Thus, whilst tourism has many positive effects for Egypt (mostly economic), the negative effects of tourism are many and varied and require many innovative solutions. In terms of the preservation of Egypt’s archaeological history, the Egyptian Government spends a huge amount on this programme, which leads to the argument that this money would be better used for development, and that if tourists didn’t travel to Egypt, the relics could be stored and/or fenced off, leading to a situation in which no money would need to be spent on preservation, and so could be spent on development. As, however, the archaeological history of Egypt is the patrimony of mankind, the Egyptian Government has a duty to care for this.
In terms of the environmental impact of tourism, in beach resorts or on the Nile for example, tourism needs to be managed sustainably in order to ensure not only the preservation of the environment, but also the permanence of the tourist trade itself. After all, no tourists would want to travel to a filthy beach with no coral to see when snorkelling, yet many of the beach resorts in Egypt are dirty and the coral is being damaged through human impact. In a few years, if the situation is not improved, not only will the environment be damaged beyond repair, but the tourist trade will be zero, as people will simply not want to travel to these resorts.
In addition to these negative effects, tourism can have negative effects on the culture of the country: when Westerners bring their Western ways to the country, this changes, almost imperceptibly, the attitudes of the local people, which, repeated many times, brings sea changes in the way in which local people think and act. Coca-Cola is all over Egypt, and many Egyptian men are no longer surprised to see Western girls wandering around in bikinis: the Egyptian culture is becoming more Westernised, due to the influence of television, but also due to the contact Egyptian people have with tourists. Tourism thus brings not only problems for archaeological preservation and the environment but also for the culture and social situation of Egyptians.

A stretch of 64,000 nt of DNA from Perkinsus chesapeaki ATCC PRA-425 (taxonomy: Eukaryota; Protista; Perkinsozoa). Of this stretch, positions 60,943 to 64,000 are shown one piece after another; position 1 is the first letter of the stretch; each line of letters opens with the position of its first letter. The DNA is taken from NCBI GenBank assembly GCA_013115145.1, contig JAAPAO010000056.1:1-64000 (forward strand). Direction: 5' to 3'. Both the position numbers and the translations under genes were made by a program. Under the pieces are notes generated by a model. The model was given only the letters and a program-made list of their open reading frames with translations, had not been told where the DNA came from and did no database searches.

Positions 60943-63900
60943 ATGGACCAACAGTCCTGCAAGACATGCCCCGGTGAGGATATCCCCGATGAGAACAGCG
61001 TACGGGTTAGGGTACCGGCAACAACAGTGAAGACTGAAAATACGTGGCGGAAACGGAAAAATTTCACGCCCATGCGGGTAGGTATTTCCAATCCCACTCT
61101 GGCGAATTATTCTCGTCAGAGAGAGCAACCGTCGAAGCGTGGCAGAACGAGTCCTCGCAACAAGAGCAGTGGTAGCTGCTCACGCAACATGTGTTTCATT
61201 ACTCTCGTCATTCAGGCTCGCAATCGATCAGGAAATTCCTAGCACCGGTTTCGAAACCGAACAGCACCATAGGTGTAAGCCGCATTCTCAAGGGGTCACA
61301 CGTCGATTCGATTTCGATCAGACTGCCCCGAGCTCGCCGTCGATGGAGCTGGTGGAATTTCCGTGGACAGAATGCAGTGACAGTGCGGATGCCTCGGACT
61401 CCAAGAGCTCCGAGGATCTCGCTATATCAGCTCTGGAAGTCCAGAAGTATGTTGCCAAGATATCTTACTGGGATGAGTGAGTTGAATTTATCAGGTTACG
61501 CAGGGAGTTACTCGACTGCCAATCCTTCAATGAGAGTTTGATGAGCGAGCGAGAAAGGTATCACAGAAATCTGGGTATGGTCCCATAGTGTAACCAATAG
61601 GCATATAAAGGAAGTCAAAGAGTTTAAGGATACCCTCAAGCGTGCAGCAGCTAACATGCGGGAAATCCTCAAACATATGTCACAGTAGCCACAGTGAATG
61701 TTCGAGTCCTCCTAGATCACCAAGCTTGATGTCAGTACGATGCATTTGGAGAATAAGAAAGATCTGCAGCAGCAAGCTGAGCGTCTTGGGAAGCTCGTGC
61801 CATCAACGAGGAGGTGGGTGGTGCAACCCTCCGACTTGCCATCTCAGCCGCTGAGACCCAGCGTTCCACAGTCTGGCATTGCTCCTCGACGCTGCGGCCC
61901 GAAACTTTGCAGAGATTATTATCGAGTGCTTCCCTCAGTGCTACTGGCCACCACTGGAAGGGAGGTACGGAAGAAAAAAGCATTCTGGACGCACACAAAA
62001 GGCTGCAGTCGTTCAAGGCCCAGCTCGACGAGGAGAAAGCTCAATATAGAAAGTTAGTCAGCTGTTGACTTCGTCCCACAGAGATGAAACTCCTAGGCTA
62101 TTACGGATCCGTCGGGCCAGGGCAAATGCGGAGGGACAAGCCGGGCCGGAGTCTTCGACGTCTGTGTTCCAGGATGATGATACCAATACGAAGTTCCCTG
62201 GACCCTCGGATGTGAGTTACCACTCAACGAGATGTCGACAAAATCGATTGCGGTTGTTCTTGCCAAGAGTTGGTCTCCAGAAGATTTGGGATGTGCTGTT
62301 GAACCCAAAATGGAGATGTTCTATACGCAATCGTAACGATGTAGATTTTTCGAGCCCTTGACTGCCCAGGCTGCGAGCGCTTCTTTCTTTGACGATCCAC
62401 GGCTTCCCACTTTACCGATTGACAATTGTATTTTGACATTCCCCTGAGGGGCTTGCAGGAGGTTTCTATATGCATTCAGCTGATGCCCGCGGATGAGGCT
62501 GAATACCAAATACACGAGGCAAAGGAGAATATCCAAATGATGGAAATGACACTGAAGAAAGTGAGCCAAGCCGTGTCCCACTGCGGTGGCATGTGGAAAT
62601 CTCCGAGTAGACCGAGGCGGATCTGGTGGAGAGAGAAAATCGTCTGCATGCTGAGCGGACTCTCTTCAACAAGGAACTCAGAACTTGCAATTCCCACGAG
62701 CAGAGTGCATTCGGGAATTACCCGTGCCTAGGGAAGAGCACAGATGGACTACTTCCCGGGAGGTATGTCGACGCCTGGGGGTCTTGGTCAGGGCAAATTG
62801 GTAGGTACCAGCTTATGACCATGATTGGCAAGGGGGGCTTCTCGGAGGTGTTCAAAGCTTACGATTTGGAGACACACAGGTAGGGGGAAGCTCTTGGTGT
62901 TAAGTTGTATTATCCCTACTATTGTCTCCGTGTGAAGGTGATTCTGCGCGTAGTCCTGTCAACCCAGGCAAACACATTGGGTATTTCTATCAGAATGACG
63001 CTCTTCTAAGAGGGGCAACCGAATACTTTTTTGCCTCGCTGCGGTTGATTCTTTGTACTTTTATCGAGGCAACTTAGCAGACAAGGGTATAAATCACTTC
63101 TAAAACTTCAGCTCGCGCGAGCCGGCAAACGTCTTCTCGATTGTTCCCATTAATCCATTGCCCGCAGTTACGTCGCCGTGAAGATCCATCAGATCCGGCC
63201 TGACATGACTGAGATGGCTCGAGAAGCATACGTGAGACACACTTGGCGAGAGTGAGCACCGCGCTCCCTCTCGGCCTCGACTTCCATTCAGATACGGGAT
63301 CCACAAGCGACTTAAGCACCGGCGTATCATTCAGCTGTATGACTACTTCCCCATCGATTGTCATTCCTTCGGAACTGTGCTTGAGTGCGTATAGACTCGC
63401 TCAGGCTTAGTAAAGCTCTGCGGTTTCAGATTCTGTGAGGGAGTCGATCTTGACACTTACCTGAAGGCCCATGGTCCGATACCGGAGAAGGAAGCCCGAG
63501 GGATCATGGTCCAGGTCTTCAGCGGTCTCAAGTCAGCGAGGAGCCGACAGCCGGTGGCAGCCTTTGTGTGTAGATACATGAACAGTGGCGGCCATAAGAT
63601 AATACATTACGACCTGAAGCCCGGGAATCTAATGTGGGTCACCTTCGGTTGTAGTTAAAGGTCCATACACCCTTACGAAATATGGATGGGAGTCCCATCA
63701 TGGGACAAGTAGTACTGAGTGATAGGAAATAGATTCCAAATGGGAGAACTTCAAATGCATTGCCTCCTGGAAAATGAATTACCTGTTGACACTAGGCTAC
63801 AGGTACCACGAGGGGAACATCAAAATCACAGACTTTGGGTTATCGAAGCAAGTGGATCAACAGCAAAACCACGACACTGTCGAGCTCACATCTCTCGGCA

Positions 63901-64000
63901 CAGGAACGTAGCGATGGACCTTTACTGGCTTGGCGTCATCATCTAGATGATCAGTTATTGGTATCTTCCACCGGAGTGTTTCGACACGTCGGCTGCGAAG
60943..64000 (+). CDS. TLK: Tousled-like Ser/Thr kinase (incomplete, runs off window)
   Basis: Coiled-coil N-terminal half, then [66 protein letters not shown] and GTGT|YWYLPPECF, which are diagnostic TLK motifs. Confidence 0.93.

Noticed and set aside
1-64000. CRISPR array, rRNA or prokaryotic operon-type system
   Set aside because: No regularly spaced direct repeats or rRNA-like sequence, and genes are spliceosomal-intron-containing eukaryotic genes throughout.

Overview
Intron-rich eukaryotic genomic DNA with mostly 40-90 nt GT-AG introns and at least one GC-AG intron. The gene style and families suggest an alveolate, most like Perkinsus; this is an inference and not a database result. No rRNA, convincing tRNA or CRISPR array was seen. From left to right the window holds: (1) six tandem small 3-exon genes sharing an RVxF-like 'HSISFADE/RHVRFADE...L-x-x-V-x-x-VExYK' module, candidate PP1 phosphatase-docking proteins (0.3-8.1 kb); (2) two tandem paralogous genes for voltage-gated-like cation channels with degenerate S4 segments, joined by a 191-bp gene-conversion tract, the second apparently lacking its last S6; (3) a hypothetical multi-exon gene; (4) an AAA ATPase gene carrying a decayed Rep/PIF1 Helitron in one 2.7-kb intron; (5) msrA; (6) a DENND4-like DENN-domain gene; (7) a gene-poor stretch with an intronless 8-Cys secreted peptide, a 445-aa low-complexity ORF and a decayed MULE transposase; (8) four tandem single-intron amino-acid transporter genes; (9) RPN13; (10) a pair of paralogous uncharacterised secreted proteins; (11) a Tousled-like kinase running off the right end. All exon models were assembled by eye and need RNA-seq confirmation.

What can be done to ward off such negative effects? An approach known as pro-poor tourism has been attempted in many countries, aiming to bring net benefits to developing countries, from tourism, whilst accepting the negative effects as part and parcel of the phenomena of tourism. The initiatives of pro-poor tourism movement (see Cattarinich, 2001) include economic initiatives, local sourcing, training, socio-cultural initiatives, including such things as cultural conservation projects and environmental and policy initiatives. Pro-poor tourism is usually implemented at the Government level, with the management of tourism being approached in such a way that whilst the net benefit is sought, the realisation is always present that tourism has negative effects that are unavoidable (i.e., as we have seen, the damage to archaeological sites and relics).
This essay has provided an outline of tourism in Egypt, in terms of outlining why tourists travel to Egypt, and has identified the key issues surrounding tourism in Egypt and the consequences of tourism in Egypt. The essay discussed the positive and negative effects of tourism in Egypt and considered ways in which any problems that tourism presented in Egypt might be addressed, in terms of requiring Government-level coordination of tourism management, from a pro-poor tourist perspective.
In conclusion, Egypt has a long history of tourism. As the seat of so many archaeological treasures, Egypt has a responsibility to preserve these treasures but also to allow these treasures to be seen by all those who wish to see them. This presents many problems for the management of tourism in Egypt. The new environmental problems that have been presented by the opening of beach resorts, present further problems for tourism management in Egypt. The essay concludes that the pro-poor approach to tourism management could be a useful tool for the management of tourism in Egypt.
Cattarinich, X. (2001). Pro-poor tourism initiatives in developing countries: analysis of secondary case studies. PPT Working Paper No. 8.